Greetings, Glancers! We continue my new series of posts which will detail my favourite films of every year since 1950. Why 1950? Why 10? Why anything? Check out my original post here. As with most of these lists the numbering doesn’t really matter much, though in most cases the Number 1 will be my clear favourite. As I know there are plenty of Stats Nerds out there, I’ll add in some bonus crap at the bottom but the main purpose of these posts is to keep things short. So!

10: Carry On Screaming (UK)

9: Born Free (UK)

8: Alfie (UK)

7: The Professionals (US)

6: Blowup (UK/US/Italy)

5: One Million BC (UK)

4: Dracula, Prince Of Darkness (UK)

3: The Battle of Algiers (Italy/Algeria)

2: Who’s Afraid Of Virginia Woolf? (USA)

1: The Good, The Bad, And The Ugly (Italy/Germany/Spain/US)

How Many Of My Films Were In The Top 10 Grossing Of The Year: Three

How Many Of My Films Were Nominated For the Best Picture Oscar: Two

Nightman’s Top Ten Films Of 1965

Greetings, Glancers! We continue my new series of posts which will detail my favourite films of every year since 1950. Why 1950? Why 10? Why anything? Check out my original post here. As with most of these lists the numbering doesn’t really matter much, though in most cases the Number 1 will be my clear favourite. As I know there are plenty of Stats Nerds out there, I’ll add in some bonus crap at the bottom but the main purpose of these posts is to keep things short. So!

Just a short note before my list – I’m going to start posting these twice a week now, probably on Fridays – just so I can get through them quicker.

10: A Patch Of Blue (USA)

9: Faster Pussycat Kill Kill (USA)

8: The Flight Of The Phoenix (USA)

7: Alphaville (France)

6: Von Ryan’s Express (USA)

5: The Cincinnati Kid (USA)

4: The Ipcress File (UK)

3: Thunderball (UK)

2: Repulsion (UK)

1: For A Few Dollars More (Italy/Germany/Spain)

How Many Of My Films Were In The Top 10 Grossing Of The Year: Two

How Many Of My Films Were Nominated For the Best Picture Oscar: Zero

Best Director – 1973

Official Nominations: George Roy Hill. George Lucas. Ingmar Bergman. William Friedkin. Bernardo Bertolucci.

This is a weird catagory – Bergman and Bertolucci are immediately out for their films having been made the year before. I always felt the Lucas nomination was a weird one – the USA loves their flag-waving of course, but still I didn’t feel the film was the sort they would tend to nominate. Lucas is assured and the film is a labour of love – it ain’t no Star Wars though. That leaves Friedkin and Hill – Hill, with The Sting, was always going to be the winner here. There isn’t much to choose between the pair, both iconic films, both directed with style and confidence. In that case if comes down to personal preference – for me The Exorcist wins every time.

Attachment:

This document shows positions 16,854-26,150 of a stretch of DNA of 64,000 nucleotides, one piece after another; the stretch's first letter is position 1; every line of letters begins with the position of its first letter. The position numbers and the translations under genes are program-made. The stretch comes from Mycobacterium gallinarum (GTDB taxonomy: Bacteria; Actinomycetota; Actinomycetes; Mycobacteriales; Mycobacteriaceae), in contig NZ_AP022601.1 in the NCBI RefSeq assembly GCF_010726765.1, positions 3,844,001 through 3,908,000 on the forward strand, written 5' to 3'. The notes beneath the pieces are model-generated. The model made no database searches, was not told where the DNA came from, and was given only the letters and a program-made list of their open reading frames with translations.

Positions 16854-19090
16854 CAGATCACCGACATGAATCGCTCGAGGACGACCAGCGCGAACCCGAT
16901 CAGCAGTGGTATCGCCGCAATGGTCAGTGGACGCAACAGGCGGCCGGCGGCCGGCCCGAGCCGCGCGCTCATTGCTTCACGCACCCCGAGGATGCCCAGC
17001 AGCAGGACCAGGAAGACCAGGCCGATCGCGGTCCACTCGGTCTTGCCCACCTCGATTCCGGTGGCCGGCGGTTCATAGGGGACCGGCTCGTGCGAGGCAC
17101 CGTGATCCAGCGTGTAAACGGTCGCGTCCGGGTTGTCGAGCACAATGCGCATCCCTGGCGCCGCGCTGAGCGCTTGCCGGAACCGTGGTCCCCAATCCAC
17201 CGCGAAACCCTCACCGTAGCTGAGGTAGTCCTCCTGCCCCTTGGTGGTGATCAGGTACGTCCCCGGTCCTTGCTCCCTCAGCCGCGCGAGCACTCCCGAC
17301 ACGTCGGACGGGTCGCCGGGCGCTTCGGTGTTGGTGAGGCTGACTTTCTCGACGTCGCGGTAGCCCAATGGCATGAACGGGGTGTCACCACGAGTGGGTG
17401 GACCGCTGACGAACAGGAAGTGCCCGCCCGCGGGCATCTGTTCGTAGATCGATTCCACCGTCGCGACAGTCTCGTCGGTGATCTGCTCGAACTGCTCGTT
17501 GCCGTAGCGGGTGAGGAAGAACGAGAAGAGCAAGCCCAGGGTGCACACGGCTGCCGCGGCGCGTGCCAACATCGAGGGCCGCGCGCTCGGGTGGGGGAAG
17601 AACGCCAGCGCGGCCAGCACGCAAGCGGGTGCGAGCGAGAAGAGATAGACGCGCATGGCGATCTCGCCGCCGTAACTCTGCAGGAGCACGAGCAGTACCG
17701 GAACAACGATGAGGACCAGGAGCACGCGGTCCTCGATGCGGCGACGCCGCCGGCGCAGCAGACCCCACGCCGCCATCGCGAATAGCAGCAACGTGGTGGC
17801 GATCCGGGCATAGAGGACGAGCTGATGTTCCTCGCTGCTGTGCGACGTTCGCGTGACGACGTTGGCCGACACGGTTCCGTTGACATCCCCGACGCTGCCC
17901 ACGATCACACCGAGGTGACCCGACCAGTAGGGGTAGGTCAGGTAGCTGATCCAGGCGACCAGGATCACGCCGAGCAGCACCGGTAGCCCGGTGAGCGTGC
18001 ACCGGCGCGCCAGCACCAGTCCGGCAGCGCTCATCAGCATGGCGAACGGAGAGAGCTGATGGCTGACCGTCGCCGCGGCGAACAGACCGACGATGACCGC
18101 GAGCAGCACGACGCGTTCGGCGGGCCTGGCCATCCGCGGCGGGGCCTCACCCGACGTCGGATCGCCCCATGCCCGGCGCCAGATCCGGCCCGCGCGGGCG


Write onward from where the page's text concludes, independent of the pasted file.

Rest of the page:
My Winner: William Friedkin

My Nominations: William Friedkin. George Roy Hill. Terence Malick. Nicolas Roeg. Robert Clouse. Guy Hamilton. Martin Scorsese. Peter Bogdanovich. Franklin J Schaffner. Sidney Lumet. Robin Hardy.

A bunch of additional entries for me, starting with the most likely to have happened in reality. Badlands – Malick’s first movie was acclaimed but didn’t get a lot of recognition until much later while Roeg’s visionary work on Don’t Look  Now was praised even if the final product was not deemed as successful. I’m surprised Bogdaovich didn’t get nominated for Paper Moon – it’s not all about the O’Neals after all, and Lumet could feel a little miffed at Serpico being largely passed over. The less likely nominations include Schaffner for the spirited Papillon and Scorsese for Mean Streets – the near documentary realism perhaps too close in style to the actual documentaries he had been releasing to this point. Completely out of left field are my final picks – Guy Hamilton for Live And Let Die – one of my favourite outings for 007 and to my mind one of the most shamelessly entertaining, and Robin Hardy for The Wicker Man as chilling and authentic a horror film as you’re ever likely to see. Finally, Robert Clouse deserves a nomination simply for helming the single most famous martial arts movie ever – it’s stylish, it’s fast, it’s violent, and it’s the first film most people will think of when asked to name a kung fu movie.

My Winner: William Friedkin